It is the eyes that you notice first, not the trademark braids. They are wild and hypnotising, hinting at an energy and ambition that has fuelled Yulia Tymoshenko’s tempestuous political career.
Many discounted Ms Tymoshenko after an uninspiring presidential run last June suggested Ukrainians had grown tired of her. Yet in the space of just a few months, Ms Tymoshenko’s singular vision has secured her an improbable return to the centre stage of Ukrainian politics. A new opinion poll put her Fatherland Party on course to be the largest party in this month’s local elections, with 19.5 per cent of the vote. Ms Tymoshenko was also a close second for the presidency.
“Today, my connection with the people has been re-established,” she declared in an interview with The Independent. “For two and a half years, I was isolated in a fortified prison cell, with my opponents able to throw all kinds of mud at me.” She had regained her popularity once Ukrainian society had been given the chance to judge things “soberly”, she said.
In truth, a large part of the Ukrainian population remains hostile to her. Her critics point to involvement in the old Ukrainian regime, and to her attempt to push presidential interests at EuroMaidan (a wave of demonstrations calling for the ousting of the then President Viktor Yanukovych in 2013) at a time when others were mourning those killed by riot police. It was, many considered, an attempt to gatecrash a funeral.
Was her speech then poor judgement? Ms Tymoshenko paused. “Perhaps,” she said, “after my time in prison I might have lost the sense of what the nation was thinking.” Humility has never been Ms Tymoshenko’s best card.
A source close to government suggested Ms Tymoshenko continues to harbour bitterness about the defeat in last year’s ill-fated presidential bid when she was defeated by Petro Poroshenko. “She has always considered Mr Poroshenko’s presidency an act of outrageous injustice – snapped from under her nose after years in prison,” the source said.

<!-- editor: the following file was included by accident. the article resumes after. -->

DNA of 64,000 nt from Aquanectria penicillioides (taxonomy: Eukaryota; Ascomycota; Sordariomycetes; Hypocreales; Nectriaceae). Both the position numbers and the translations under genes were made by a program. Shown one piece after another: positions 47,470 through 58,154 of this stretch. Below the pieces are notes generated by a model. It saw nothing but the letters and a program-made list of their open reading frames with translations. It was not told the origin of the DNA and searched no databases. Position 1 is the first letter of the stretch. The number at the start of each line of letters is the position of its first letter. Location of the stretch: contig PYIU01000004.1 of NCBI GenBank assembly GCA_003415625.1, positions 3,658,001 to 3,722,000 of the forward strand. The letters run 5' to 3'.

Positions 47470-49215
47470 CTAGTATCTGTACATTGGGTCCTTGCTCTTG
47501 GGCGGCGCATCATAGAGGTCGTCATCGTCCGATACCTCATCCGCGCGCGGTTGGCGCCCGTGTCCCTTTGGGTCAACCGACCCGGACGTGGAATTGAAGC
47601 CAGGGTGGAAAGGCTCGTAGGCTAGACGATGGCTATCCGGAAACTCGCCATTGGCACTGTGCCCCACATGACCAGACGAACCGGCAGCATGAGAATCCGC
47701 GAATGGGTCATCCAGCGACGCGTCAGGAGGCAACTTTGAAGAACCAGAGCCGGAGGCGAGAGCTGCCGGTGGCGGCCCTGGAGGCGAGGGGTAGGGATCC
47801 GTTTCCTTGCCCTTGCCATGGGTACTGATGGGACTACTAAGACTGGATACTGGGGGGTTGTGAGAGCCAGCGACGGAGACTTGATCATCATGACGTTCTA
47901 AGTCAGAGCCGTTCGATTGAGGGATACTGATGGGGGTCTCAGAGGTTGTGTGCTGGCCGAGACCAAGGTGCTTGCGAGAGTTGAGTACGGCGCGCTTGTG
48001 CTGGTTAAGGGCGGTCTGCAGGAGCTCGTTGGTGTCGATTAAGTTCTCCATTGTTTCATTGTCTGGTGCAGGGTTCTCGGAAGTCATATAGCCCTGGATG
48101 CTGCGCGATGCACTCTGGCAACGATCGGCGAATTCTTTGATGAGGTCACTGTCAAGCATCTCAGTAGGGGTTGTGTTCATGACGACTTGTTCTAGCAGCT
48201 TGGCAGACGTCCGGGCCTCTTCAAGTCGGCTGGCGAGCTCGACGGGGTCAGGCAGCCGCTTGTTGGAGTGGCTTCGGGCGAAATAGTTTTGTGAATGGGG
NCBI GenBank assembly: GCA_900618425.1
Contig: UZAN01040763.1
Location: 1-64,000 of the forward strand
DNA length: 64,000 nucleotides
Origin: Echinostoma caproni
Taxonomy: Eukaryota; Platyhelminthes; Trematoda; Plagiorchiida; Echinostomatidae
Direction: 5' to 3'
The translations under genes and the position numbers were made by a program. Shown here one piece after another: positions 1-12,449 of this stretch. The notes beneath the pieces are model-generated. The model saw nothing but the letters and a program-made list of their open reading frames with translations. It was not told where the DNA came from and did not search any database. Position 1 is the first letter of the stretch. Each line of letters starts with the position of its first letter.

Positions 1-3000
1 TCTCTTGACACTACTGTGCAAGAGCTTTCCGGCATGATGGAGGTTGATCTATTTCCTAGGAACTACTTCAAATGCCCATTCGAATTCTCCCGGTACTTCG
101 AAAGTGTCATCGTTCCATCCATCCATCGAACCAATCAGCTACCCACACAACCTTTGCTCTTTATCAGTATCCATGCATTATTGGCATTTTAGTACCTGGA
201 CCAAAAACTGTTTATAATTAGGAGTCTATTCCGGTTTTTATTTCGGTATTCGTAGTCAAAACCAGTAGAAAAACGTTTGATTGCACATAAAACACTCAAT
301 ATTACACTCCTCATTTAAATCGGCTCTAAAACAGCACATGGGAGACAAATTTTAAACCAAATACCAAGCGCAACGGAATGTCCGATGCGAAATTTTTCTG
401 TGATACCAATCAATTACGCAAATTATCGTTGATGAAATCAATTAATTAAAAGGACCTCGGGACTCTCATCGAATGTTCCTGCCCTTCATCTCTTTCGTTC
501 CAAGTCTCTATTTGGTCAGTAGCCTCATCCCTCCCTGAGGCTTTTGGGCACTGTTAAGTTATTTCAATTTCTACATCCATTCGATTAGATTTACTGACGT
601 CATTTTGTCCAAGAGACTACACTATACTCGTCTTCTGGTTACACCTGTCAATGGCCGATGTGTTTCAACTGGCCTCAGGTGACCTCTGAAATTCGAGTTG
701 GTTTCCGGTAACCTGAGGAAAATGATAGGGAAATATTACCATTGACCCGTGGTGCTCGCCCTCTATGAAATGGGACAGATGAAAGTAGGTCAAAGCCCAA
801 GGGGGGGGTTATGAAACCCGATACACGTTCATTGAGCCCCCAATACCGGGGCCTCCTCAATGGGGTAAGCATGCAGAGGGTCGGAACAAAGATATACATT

Success in Ukrainian politics is traditionally a factor of spending huge amounts on advertising and media airtime, as it is in many other countries. Ms Tymoshenko was at a major disadvantage on both counts during last year’s election. Mr Poroshenko’s own Channel 5 lobbied in his interests, while other oligarch-owned channels, having decided her star was fading, limited her air time.
This year, however, the same channels have given Ms Tymoshenko a clear run to turn her populist fire on the largely detested government of the Prime Minister Arseniy Yatsenyuk, She talks about the subjects Ukrainians want addressed – corruption, living standards, Russian aggression and new gas tariffs – while skirting over her past record. And her ratings have improved accordingly.
Several sources in government suggested that the increased airtime was initially encouraged by President Poroshenko, who was then locked in battle with Mr Yatsenyuk. But things seemingly went too far. Now, Mr Yatsenyuk has been reduced to a lame duck, and Ms Tymoshenko is an arguably more dangerous rival for the President.
Ms Tymoshenko does not waste a moment in criticising Ukraine’s government. Their socio-economic policies, forced on the country in conjunction with the West, have caused “great suffering”, and are a “recipe for revolution”, she argued.
“They are creating more social tension, and aggression that will bring Putin closer into the heart of Kiev,” she said. “It won’t just be a revolution this time, but an uncontrolled uprising that could sweep Ukraine away as a country”. Ms Tymoshenko says she is best placed to understand the hardship ordinary Ukrainians are facing, “having been brought up by a single mother,” and “having lived in poverty” most of her life.
Ms Tymoshenko has been criticised for her finances and claimed links to oligarchic interests. Indeed, sources suggested she had recently met the controversial oligarch Ihor Kolomoisky in Europe. “I have worked 15 years battling such clan interests,” Ms Tymoshenko said. If her “more realistic” analysis of governmental policies fell now in line with the interests of some oligarchs, that was pure coincidence, she added.
Ms Tymoshenko once again finds herself in a key position – with the fate of coalition government largely in her hands. If she were to take her party out of the coalition now, she could bring down the government. Several governmental sources have suggested she has recently been using this leverage to lobby to return as prime minister – “the least of her ambitions”.
Ms Tymoshenko told The Independent her party would not leave the coalition “while the country was at war” since “to do so would be the same as opening the borders to the Russians”.
Others are less sure. “No one is as hungry for power or for victory as she is,” said a source in Kiev. “She will do anything for power.”
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